Second, the WTO Agreement on Trade-Related Investment Measures (TRIMs Agreement) essentially interprets and clarifies the provisions of GATT Article III (and Article XI) where measures are linked to "investment rights."  The Agreement disciplines the use of investment measures by prohibiting things like local content requirements and trade-balancing requirements.  Both types of measures discriminate against imported products by subjecting their “purchase or use” by an enterprise to less favorable conditions than the purchase or use of domestic products.  In particular, a "local content requirement" is a law which mandates the purchase/use - or gives businesses and/or individuals an incentive to purchase/use - domestically-made goods over their imported counterparts.  And it's prohibited by the TRIMs Agreement.

TRIMs are not limited to laws/regulations that deal with investment; instead, WTO jurisprudence interpreting the TRIMs Agreement has broadly construed it as covering any "advantage" under domestic law.  For example, the WTO Panel in Indonesia – Autos rejected the argument that the TRIMs Agreement had to be limited in application only to foreign investment laws, and instead found that the Agreement prohibits "local content requirements, compliance with which may be encouraged through providing any type of advantage.

Thus, any law which conditions access to a government-provided "advantage" (such as a tax break or deduction) on the purchase/use of domestic goods (or goods from a domestic supplier) will run afoul of the TRIMs Agreement.  For example, that WTO Panel in Indonesia – Autos found that Indonesian programs providing tax advantages to cars that were manufactured using a certain percentage of local content violated the TRIMs Agreement.

And that brings us back to 9-9-9....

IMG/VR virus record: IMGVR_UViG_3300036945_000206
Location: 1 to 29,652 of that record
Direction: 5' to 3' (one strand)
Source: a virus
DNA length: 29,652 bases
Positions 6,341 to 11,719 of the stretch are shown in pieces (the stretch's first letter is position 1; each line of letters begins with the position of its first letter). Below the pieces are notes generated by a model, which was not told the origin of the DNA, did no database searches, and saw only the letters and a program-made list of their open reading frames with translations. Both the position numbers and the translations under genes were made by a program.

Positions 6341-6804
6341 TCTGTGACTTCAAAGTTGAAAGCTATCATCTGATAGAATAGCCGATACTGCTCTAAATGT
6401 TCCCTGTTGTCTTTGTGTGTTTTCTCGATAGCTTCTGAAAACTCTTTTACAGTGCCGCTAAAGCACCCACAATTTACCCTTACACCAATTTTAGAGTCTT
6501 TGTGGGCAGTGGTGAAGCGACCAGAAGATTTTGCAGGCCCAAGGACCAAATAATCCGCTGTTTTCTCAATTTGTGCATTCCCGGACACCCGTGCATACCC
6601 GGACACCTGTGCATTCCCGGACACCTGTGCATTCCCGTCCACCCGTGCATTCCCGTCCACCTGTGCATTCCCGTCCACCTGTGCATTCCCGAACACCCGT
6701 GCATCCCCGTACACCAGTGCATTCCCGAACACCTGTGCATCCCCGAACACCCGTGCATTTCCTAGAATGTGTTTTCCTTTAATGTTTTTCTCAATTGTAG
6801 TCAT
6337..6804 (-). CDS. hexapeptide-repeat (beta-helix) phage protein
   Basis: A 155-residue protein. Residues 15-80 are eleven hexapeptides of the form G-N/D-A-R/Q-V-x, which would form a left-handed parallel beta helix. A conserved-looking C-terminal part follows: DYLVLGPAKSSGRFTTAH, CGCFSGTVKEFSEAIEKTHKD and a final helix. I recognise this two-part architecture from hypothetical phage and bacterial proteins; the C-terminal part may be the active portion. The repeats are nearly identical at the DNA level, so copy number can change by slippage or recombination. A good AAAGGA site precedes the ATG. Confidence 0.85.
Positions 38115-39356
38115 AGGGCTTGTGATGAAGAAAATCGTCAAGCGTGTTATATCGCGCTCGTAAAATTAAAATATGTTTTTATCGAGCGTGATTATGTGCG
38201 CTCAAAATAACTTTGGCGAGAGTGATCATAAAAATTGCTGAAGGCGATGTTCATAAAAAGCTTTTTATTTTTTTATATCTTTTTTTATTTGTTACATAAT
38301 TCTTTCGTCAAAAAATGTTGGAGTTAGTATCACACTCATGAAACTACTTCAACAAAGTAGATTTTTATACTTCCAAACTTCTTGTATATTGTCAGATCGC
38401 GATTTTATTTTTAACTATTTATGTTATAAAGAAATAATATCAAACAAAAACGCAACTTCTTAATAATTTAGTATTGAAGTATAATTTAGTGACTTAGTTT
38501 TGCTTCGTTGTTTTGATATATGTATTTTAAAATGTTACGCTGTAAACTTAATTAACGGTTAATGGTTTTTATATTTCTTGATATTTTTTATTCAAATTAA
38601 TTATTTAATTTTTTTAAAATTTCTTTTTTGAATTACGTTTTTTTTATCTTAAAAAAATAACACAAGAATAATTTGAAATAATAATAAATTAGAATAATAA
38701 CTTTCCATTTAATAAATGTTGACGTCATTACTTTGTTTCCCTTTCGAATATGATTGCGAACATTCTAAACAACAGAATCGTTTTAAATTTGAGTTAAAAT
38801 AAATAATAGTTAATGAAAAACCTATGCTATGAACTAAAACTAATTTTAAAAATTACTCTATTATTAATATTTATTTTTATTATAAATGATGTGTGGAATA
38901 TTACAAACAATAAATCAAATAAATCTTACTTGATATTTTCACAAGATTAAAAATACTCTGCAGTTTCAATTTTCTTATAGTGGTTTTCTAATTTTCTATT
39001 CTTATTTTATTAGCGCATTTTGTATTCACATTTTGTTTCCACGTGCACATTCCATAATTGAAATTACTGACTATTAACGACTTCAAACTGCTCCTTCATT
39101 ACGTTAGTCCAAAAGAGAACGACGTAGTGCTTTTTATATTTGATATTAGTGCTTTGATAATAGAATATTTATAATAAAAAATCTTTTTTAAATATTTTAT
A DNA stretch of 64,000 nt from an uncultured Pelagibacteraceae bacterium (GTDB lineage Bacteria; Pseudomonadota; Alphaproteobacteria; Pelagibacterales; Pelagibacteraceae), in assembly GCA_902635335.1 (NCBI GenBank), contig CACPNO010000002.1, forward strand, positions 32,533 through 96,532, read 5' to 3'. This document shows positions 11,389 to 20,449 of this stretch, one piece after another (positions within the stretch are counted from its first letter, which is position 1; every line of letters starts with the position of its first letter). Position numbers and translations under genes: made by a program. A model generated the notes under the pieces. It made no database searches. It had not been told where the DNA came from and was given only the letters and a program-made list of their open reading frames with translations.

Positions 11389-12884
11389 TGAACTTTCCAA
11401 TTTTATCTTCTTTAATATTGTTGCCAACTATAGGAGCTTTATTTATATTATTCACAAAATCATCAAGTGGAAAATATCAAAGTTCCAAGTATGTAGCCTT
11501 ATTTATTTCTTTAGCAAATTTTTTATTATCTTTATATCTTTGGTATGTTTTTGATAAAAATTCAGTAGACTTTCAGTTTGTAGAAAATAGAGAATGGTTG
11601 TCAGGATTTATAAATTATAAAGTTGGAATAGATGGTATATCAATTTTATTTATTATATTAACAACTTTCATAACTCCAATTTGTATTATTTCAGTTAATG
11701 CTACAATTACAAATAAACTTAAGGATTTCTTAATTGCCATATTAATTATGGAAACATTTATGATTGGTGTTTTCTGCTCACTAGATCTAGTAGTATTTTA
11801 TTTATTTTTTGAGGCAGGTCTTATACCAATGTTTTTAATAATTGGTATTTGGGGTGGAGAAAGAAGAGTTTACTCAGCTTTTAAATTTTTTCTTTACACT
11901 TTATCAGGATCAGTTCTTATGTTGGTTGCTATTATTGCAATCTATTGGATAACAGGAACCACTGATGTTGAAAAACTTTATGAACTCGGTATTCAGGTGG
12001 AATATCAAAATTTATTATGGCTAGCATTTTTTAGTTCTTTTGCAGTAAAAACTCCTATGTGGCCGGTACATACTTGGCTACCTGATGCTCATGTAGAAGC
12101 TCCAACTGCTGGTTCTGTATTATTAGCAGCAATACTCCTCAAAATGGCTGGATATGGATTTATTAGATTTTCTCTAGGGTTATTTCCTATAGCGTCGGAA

Although the 9-9-9 plan’s precise operation is a little unclear, it would appear to violate GATT Article III and the TRIMs Agreement because it conditions access to a corporate tax deduction on the purchase/use of goods made or supplied by US companies.  The corporate tax system thus discriminates against imported goods which cannot qualify for the deduction, in violation of the National Treatment principle.  In short, if you "buy American," you can deduct all such purchases from your VAT bill; if you buy foreign imports, you can't.  What's odd is that the 9-9-9 corporate tax system probably would've been non-discriminatory (and thus WTO-consistent) if it had just (a) applied the tax deduction to all domestic purchases, regardless of the origin of their manufacture or supply; or (b) exempted imported goods from the business VAT.  However, according to the limited public information out there, neither of these criteria applies.

I somehow doubt Team Cain ever thought about this problem - even experienced legislators and tax wonks could miss this flaw, and, let's face it, Team Cain's not really known for their extensive legal and policy experience.  And it's certainly attractive from a purely political (and "nationalistic") perspective to incentivize the purchase of "American" goods via hypothetical tax policy.  Unfortunately, in the real world such encouragement is a subtle form of protectionism and a pretty blatant violation of the United States' international trade obligations.

So while 9-9-9 might make for an interesting debate, it's definitely not ready for primetime... at least not yet.

No comments: